La Commodity Futures Trading Commission a publié un communiqué de presse dans lequel elle annonce la condamnation de Joshua T.J. Russo pour s'être livré à des opérations non autorisées, à la délivrance de faux relevés de compte et avoir convaincu au moins un de ses clients à participer à des investissements dans des contrats à terme et des pools d'options qui se sont révélés fictifs.
Joshua T.J. Russo devra verser un dédommagement de 960 000 $ à sa victime et écope d'une amende de 645 000 dollars et de 215 000 dollars au titre de restitution.
he U.S. Commodity Futures Trading Commission (CFTC) today issued an order filing and settling charges against Joshua T.J. Russo of Chicago, Ill., for fraudulently soliciting at least one customer to participate in a fictitious commodity futures and options pool, engaging in unauthorized trading, and issuing false account statements.
The CFTC order requires Russo to pay restitution of $960,000, a $645,000 civil monetary penalty, and disgorgement of $215,000. The order permanently prohibits Russo from engaging in any commodity-related activity, including trading, and from registering or seeking exemption from registration with the CFTC. The order also permanently prohibits Russo from further violations of the Commodity Exchange Act and CFTC regulations, as charged.
The CFTC order finds that, from around March 2007 through April 2011, Russo, as a registered Associated Person of an independent Introducing Broker (IB), fraudulently solicited at least one of the IB’s customers by telling the customer that he would be a general partner in a fictitious pool called Peak Performance Fund, LP (PPF). According to the order, Russo issued false statements to the PPF customer in the form of purported PPF audited financial statements and in the form of weekly spreadsheets that Russo represented were summaries of the customer’s account values. In fact, however, the statements grossly overinflated the value of the customer’s accounts, the order finds.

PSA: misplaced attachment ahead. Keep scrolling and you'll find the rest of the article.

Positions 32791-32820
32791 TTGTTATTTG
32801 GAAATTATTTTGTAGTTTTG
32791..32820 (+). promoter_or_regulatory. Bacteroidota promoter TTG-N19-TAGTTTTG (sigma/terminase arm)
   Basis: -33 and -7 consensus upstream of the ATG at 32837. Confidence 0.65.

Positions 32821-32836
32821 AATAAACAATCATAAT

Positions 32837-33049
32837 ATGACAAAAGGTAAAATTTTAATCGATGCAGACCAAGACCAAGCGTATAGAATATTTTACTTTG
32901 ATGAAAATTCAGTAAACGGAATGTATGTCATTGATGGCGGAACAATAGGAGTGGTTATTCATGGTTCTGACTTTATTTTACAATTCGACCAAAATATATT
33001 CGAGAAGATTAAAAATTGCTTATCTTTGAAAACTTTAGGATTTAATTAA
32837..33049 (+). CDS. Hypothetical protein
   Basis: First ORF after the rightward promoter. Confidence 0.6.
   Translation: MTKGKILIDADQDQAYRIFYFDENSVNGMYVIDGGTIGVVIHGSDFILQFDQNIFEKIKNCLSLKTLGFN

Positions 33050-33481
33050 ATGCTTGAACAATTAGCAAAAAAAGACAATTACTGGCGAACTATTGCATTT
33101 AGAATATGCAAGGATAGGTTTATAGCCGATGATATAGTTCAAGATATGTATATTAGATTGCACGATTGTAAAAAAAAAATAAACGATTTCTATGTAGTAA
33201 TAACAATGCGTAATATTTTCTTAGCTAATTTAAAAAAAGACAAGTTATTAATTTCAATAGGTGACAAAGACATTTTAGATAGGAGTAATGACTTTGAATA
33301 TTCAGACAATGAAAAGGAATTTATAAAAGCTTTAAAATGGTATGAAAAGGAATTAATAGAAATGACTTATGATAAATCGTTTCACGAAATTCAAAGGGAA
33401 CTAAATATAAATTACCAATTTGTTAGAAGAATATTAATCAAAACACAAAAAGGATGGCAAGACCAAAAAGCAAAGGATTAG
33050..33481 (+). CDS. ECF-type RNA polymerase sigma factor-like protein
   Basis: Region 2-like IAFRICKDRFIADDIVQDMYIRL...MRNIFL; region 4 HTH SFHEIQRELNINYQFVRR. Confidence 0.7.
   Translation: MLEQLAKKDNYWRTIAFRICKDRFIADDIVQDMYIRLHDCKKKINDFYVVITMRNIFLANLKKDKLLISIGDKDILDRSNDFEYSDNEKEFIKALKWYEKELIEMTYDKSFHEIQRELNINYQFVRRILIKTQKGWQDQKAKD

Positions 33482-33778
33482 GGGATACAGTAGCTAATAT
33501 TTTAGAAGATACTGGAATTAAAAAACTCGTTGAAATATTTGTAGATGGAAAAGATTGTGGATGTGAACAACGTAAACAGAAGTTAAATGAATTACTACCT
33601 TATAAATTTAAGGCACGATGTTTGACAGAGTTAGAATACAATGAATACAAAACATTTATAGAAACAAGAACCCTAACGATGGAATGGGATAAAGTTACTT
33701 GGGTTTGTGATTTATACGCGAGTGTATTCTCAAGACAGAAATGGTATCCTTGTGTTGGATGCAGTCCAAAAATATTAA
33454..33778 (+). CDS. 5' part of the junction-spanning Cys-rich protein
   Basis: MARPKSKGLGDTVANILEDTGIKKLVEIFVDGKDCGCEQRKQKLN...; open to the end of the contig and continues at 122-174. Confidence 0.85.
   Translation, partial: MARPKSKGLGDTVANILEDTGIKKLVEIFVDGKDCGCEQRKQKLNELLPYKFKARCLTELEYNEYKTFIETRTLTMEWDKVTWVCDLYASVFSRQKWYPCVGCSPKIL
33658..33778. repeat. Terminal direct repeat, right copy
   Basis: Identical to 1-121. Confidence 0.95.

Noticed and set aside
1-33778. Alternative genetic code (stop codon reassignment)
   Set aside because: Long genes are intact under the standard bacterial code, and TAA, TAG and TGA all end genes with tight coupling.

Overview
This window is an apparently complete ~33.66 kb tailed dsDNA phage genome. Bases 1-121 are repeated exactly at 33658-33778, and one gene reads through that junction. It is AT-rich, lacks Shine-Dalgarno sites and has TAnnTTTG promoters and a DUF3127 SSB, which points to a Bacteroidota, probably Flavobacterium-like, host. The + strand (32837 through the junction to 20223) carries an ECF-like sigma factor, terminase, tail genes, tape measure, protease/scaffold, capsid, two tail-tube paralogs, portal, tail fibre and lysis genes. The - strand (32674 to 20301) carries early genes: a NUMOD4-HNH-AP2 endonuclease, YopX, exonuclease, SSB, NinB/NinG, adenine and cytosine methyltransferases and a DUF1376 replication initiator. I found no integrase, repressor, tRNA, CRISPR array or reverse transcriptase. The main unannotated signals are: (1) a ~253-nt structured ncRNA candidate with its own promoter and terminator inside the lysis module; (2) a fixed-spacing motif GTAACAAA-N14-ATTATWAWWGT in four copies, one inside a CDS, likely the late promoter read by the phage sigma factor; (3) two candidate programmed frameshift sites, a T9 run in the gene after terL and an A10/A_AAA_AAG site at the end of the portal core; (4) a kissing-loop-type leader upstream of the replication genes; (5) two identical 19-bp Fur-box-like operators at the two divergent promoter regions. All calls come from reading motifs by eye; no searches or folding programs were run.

In addition, the order finds that Russo provided at least five other customers with similar spreadsheets that grossly inflated the value of the customers’ accounts. Russo also engaged in a significant amount of unauthorized trading in these customers’ accounts, and in the accounts of three other customers, the order finds. Russo engaged in speculative trading for at least one customer, contrary to the hedging strategy that Russo represented he would utilize, according to the order.
According to the order, Russo’s eight customers deposited at least $3 million into trading accounts to trade commodity futures and options in managed and self-directed accounts. Russo, through his false statements to the eight customers, concealed his unauthorized trading and overall trading losses of approximately $1.7 million, the order finds.
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